Benny Binion was a true cowboy with a six-gun and the King of Downtown Las Vegas. Like many transplants to the state of Nevada, Binion was a Mob boss who brought a colorful past filled with illegal gambling, bribery, extortion, and murder to his new home.
Born Lester Ben Binion (November 20, 1904 – December 25, 1989) in Pilot Grove, Texas, Benny never had any formal education. Instead, his father took him on the road and taught him about trading horses. We think he enjoyed the gambling the traders did more than anything else. His later life pointed to a man unafraid of taking any bet.
While “Bugsy” Siegel was making headlines in New York and Chicago as a reputed gun for hire, Binion made headlines by killing off his competition in El Paso and Dallas, Texas. In 1931, he shot and killed a rum-runner, Frank Bolding, by simply walking up to him and firing until his gun was empty.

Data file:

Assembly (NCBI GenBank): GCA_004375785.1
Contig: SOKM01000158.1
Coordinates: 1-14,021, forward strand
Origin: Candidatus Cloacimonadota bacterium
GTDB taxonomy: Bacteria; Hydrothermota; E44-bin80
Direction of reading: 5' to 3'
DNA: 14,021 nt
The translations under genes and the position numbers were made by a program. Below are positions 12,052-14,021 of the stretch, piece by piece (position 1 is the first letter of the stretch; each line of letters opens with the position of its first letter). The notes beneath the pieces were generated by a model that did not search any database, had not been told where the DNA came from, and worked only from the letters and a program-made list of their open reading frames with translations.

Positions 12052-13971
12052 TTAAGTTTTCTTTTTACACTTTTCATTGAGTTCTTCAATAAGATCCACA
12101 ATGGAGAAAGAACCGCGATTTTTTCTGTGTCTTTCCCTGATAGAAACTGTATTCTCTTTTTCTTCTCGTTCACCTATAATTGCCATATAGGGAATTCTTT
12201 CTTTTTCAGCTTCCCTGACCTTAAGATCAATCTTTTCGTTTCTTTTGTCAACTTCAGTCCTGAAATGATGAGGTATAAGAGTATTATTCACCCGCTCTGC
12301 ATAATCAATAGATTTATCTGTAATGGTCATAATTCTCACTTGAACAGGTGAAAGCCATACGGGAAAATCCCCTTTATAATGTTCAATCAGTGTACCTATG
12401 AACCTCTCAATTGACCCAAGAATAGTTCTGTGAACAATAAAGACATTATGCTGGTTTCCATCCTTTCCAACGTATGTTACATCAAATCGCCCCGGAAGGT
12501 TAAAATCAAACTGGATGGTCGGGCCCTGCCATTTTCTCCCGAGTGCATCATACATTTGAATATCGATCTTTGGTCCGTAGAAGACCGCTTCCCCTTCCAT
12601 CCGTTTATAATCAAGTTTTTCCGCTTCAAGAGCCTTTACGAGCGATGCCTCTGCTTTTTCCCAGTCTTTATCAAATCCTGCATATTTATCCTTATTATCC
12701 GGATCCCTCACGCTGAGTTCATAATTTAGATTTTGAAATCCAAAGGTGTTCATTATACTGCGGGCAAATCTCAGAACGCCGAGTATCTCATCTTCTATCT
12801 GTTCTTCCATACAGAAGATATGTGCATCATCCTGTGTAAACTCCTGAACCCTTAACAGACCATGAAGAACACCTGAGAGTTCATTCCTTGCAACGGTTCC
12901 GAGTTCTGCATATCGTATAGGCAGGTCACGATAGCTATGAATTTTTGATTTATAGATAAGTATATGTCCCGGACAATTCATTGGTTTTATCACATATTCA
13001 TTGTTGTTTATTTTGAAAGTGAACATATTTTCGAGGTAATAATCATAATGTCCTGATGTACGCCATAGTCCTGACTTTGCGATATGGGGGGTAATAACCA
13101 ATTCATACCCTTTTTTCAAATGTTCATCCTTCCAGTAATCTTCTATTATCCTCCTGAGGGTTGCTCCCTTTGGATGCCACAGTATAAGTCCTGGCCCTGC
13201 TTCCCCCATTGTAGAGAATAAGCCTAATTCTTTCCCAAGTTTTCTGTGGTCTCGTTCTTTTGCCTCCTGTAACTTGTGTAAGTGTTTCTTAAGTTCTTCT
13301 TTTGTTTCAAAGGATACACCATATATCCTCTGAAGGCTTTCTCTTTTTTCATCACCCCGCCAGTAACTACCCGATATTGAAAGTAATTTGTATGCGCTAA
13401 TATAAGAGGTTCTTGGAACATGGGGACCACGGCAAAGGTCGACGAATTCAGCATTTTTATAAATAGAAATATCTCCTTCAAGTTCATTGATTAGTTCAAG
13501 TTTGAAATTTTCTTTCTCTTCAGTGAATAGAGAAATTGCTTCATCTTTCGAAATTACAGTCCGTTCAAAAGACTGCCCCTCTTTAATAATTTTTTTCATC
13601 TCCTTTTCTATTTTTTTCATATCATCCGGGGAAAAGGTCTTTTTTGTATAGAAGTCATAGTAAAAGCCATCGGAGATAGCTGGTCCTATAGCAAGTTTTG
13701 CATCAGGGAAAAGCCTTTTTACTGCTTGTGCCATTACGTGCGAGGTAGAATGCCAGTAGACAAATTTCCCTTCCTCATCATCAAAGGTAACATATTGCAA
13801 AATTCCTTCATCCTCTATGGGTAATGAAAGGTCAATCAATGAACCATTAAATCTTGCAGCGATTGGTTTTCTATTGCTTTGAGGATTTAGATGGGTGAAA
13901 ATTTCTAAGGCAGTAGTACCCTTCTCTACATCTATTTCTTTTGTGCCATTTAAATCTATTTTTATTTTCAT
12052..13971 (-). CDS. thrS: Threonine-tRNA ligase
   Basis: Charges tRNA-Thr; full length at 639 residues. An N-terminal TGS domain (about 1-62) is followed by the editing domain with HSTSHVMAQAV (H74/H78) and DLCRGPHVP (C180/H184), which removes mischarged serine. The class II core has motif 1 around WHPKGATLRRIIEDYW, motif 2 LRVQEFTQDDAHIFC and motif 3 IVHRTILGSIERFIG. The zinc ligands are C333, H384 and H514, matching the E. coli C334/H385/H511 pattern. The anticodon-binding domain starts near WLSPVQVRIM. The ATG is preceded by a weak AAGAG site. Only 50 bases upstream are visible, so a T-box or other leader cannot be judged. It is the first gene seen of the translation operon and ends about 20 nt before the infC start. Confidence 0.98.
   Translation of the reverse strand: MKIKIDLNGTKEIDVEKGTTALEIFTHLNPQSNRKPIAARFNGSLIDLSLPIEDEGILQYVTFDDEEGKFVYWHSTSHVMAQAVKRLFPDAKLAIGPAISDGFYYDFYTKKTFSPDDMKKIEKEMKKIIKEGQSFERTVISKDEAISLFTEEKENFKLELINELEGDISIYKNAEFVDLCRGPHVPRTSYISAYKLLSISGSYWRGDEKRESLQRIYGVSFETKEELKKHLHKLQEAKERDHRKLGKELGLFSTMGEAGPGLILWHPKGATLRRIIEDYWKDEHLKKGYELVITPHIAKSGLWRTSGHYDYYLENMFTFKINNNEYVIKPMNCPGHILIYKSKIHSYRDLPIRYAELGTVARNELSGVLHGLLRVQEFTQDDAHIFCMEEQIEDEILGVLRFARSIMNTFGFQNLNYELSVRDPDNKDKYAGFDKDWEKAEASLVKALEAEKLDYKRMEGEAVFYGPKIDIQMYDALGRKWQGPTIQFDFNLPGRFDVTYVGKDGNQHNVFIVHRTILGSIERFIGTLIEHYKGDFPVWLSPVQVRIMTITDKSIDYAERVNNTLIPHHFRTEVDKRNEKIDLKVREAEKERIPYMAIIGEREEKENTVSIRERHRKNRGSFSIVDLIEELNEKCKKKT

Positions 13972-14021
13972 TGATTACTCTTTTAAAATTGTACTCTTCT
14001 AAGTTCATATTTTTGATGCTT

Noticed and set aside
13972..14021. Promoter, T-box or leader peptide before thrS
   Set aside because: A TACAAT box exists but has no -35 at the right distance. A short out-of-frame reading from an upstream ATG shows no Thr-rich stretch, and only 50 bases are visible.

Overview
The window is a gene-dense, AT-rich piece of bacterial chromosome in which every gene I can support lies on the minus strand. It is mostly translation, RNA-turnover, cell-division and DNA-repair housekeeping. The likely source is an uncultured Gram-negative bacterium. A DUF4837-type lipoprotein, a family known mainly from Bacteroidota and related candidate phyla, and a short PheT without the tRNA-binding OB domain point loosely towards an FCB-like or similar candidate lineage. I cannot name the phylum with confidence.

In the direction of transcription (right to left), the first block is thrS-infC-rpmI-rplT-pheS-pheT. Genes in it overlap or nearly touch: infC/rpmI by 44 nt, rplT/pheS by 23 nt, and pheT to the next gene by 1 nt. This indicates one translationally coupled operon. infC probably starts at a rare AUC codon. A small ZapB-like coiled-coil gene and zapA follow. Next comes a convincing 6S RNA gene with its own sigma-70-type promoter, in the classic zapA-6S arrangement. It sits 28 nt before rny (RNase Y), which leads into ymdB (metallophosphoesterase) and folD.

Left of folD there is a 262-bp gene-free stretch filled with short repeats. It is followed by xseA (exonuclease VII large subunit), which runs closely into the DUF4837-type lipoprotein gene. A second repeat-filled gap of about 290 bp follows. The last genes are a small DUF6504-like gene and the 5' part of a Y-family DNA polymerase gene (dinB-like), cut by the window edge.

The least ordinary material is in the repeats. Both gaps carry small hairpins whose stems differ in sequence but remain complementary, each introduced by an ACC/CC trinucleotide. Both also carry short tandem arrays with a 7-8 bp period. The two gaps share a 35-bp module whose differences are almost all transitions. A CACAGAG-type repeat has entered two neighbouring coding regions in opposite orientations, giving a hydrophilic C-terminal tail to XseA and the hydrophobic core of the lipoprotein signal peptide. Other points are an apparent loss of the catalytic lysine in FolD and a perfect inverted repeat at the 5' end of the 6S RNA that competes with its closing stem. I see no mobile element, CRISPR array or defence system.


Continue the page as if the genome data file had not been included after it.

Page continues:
The shooting earned him the “Cowboy” nickname and a two-year suspended sentence. It also got him friends in the Sheriff’s Department who had their hands out. Binion’s gambling operations in Dallas brought him into contact with politicians and high-stakes players. The money went both ways.
Over the next ten years, several competitors committed suicide. Another, Ben Frieden, was ambushed by Binion and a gang member. As the man lay dying, Binion gave himself a flesh wound in the shoulder and went to the police alleging that Frieden had shot first. Binion was never indicted.
Benny’s luck ran out when the Chicago Outfit moved into his territory, and Dallas County Sheriff Steve Gutherie took over control. What could a fine upstanding citizen of Texas do? Instead of fighting the good fight, one he couldn’t win, Benny packed his family into a new Cadillac, crammed the trunk with cash, and drove to Las Vegas.